Multi-Site Service and Support Hubs Critical to UK Offshore Wind Boat Building Success

Multi-Site Service and Support Hubs Critical to UK Offshore Wind Boat Building Success

The UK’s manufacturing market dominance in the supply and sale of offshore wind farm crew transfer vessels, is as much dependent on its ability to invest in multi-site service and support hubs as it is to provide charter service choice to a rapidly growing market.

Moreover, as increasing international offshore wind farms are energised and come online, this service and engineering challenge is set to play an increasing role in the supply and selection process of vessels in the future.

This is according to Alicat Workboats and South Boats IOW, the UK’s leading manufacturer of offshore wind farm crew transfer vessels.

“Since the construction and completion of those early UK Round One initiatives, international interest in offshore wind farms has skyrocketed,” said Steve Thacker, General Manager Alicat Workboats.

 “However, while this spells good news for those specialist firms already operating within the manufacturing and supply chain, the ability to safeguard specialist ship yards is still far from clear.

 “Indeed, as new vessels continue to enter the water, and as investment in research and development and wider technological innovation persists, there’s a growing need for shipyards to invest in existing service and after sales support facilities, in order to keep these vessels fully operational.”

In the first six months of 2013, Alicat Workboats and South Boats IOW have already manufactured and built two class-certified vessels and a further three non class-certified vessels, for the European market at its two dedicated UK manufacturing facilities.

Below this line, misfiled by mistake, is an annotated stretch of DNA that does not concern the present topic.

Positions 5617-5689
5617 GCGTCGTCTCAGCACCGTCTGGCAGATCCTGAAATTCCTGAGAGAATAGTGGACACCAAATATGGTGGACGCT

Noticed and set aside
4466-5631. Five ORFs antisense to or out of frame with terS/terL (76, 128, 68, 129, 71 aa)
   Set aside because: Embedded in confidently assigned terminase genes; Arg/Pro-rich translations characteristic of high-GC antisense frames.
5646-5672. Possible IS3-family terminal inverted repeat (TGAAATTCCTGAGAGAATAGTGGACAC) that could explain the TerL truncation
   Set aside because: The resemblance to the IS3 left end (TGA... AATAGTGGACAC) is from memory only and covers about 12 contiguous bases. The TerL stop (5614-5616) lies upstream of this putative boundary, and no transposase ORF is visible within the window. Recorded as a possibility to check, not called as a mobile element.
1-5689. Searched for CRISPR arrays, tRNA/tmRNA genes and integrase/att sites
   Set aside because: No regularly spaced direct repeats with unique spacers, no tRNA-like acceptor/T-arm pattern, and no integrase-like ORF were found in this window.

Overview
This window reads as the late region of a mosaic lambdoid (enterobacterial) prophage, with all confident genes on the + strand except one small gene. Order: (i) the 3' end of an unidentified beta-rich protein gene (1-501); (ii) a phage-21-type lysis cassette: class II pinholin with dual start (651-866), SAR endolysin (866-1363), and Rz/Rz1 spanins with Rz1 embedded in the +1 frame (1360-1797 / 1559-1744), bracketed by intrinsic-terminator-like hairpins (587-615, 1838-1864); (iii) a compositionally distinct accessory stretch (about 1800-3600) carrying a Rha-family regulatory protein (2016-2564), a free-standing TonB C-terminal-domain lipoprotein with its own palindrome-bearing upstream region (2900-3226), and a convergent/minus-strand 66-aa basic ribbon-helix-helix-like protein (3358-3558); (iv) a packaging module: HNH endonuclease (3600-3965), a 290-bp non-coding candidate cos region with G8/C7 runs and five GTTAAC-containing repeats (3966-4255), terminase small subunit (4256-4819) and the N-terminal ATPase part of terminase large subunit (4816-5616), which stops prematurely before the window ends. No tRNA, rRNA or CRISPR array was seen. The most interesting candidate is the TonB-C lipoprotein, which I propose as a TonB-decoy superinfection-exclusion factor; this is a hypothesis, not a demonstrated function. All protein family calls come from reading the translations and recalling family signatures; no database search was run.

This, combined with an additional £1.6m investment at the Great Yarmouth hub, has already seen the introduction of a 24-hour operational hoist, designed for the fast lift out and turnaround of repairs, paint touch ups and defouling.

 “As the only British boat builder to be manufacturing DNV classified vessels and with a keen eye on helping to meet the needs of the wider European market, the investments made to date have formed a key part of helping meet and exceed future industry demand,” added Thacker.

 “However, as turbine technology evolves, so to must the supply chain that surrounds them. That’s a key part of why we continue to invest in and back two key manufacturing, service and sales support hubs.”

 Ben Colman, Sales & Marketing Manager, South Boats IOW added, “Over recent years, our facility in Cowes has developed a reputation for manufacturing and service excellence. Indeed, in the past twelve months alone, the site has manufactured and built eleven vessels, with a further seven builds already confirmed and underway.

 “This, coupled with a growing order book and with a number of developers having signaled a commitment to develop and build offshore wind farms in the vicinity and off the South coast, underlines the sheer size and scale of the opportunity. South Boats IOW remains committed to the market.”

Alicat Workboats and South Boats Isle of Wight are exhibiting together at Seawork, in Southampton, this week. The two firms are exhibiting and demonstrating two client vessels that have recently completed sea trials.


Press release, June 26, 2013; Image: southboatsiow


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